2. People over age 60 - As people age, the body tends to secrete more cholesterol into bile which hardens and become gallstones.
3. Hispanics, Native Americans, and Caucasians of Northern European descent are most likely to be at risk for gallstones. African Americans are at lower risk.
4. Overweight men and women - Obesity is a major risk factor for gallstones, especially in women.
5. People who fast or lose a lot of weight quickly on a "crash" or starvation diet.
6. People with a family history of gallstones, possibly because of inherited genes.
7. People with diabetes – They generally have high levels of fatty acids called triglycerides. These fatty acids may increase the risk of gallstones.
8. People who take cholesterol-lowering drugs or birth control pills.
You know that you have gallstones if:
• there is a steady pain in the right upper abdomen that increases rapidly and lasts from 30 minutes to several hours;
• there is pain in the back between the shoulder blades; and
• there is pain under the right shoulder
If you have any of the following symptoms, you should see a doctor immediately:
• prolonged pain of more than 5 hours
• nausea and vomiting
• fever or chills
• yellowish color of the skin or whites of the eyes
• clay-colored stools
These symptoms may not mean you have gallstones. It might be you are only having a gallbladder attack. However, a gallbladder attack is often caused by gallstones. A typical gallbladder attack includes the gallstone symptoms such as persistent pain in the right upper abdomen, pain under the right shoulder, fever, nausea, vomiting, jaundice, restlessness, belching and indigestion. Many people with gallstones have no symptoms; these gallstones are called “silent stones.” These "silent stones" do not interfere with gallbladder, liver, or pancreas function and do not need treatment.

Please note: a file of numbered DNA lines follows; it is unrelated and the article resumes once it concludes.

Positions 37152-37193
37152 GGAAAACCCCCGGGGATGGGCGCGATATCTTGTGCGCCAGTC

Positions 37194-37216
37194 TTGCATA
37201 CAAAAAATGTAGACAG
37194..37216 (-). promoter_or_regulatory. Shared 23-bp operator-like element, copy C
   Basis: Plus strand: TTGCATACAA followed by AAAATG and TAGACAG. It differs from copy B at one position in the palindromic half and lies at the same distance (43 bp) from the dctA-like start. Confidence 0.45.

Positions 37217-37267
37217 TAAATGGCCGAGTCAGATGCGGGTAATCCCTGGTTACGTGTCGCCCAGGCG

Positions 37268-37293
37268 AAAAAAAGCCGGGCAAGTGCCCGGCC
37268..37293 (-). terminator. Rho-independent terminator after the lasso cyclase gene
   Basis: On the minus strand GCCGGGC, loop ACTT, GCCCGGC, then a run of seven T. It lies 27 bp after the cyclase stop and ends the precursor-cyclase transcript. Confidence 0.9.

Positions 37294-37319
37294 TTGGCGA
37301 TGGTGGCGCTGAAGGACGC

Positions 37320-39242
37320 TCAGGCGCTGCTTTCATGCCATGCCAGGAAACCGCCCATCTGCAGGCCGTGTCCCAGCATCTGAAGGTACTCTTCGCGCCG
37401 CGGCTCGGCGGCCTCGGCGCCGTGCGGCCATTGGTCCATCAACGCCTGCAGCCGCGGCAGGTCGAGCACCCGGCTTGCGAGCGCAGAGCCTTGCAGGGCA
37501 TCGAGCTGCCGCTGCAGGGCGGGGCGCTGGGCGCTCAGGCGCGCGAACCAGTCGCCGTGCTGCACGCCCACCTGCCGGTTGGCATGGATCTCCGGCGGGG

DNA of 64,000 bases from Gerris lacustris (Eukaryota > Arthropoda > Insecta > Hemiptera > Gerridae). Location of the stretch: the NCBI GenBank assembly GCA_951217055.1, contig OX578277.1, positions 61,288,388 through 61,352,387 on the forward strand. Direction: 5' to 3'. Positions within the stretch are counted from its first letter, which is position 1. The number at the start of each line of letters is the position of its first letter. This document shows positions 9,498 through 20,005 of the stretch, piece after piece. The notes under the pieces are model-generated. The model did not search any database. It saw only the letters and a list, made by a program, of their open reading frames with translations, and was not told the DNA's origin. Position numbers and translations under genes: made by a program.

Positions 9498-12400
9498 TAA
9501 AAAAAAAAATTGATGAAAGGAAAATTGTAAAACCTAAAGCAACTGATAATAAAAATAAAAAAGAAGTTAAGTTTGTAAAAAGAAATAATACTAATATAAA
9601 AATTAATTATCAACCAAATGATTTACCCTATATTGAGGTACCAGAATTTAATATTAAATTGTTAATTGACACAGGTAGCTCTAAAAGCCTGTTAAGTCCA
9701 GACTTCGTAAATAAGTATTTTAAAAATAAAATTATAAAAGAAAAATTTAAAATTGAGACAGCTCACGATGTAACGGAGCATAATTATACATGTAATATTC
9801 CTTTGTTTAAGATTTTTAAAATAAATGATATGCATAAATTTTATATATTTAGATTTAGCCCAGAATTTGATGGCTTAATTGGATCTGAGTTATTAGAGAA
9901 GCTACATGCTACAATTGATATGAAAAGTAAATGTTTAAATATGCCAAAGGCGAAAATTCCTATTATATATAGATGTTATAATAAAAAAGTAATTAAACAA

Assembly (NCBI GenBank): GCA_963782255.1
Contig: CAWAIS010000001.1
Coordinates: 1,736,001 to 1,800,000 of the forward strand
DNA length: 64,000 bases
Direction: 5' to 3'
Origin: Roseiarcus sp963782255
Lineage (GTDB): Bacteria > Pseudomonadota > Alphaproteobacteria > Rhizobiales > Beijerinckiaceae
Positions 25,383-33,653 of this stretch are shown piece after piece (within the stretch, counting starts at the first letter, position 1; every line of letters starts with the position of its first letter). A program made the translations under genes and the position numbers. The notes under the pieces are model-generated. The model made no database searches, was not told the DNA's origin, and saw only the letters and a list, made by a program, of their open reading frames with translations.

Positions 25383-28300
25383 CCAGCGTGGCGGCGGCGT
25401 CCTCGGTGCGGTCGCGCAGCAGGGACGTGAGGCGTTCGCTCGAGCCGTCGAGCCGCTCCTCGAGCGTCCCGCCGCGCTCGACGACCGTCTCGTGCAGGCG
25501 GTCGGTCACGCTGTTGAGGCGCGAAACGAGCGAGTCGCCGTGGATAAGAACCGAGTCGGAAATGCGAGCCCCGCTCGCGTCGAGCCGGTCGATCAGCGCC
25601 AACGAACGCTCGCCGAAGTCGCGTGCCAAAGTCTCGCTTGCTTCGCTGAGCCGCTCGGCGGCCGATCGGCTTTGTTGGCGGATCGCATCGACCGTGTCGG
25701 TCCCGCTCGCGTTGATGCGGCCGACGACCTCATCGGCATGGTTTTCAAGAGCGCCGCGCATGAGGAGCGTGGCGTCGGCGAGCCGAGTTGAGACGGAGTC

How To Prevent Gallstones
If you can, try to avoid or eat less of these:
1. Beef, pork, butter and lard
2. Whole milk, soft and hard types of cheese
3. Mayonnaise and margarine
4. Rice cakes and pastries, white bread, beans, corn and nuts
6. Black tea, coffee, alcohol, especially cocktails and hard liquors
7. Colas and sodas
8. Artificial additives, sweeteners, colorings and preservatives
9. Eggs should be avoided as they contain high amounts of cholesterol
10. Chocolates, candies, ice creams, desserts and sweets
11. Fast foods
Eat More of These
1. Steamed vegetables, baked potatoes, and brown rice
2. Broiled fish
3. Fresh vegetables and fruits as well as juices
4. Apple butter instead of jam
5. Yogurt or cottage cheese
6. Soaked and sprouted grains
In addition to gallstone diet, you should drink plenty of water, preferrably 10-12 glasses, and other fluids. Regular exercises are also important to reduce obesity and maintain normal weight.
Having gallstones may not be dangerous but they can make us sick, causing us unable to perform our daily routines. Let’s take care of our bodies and our health by avoiding gallstones.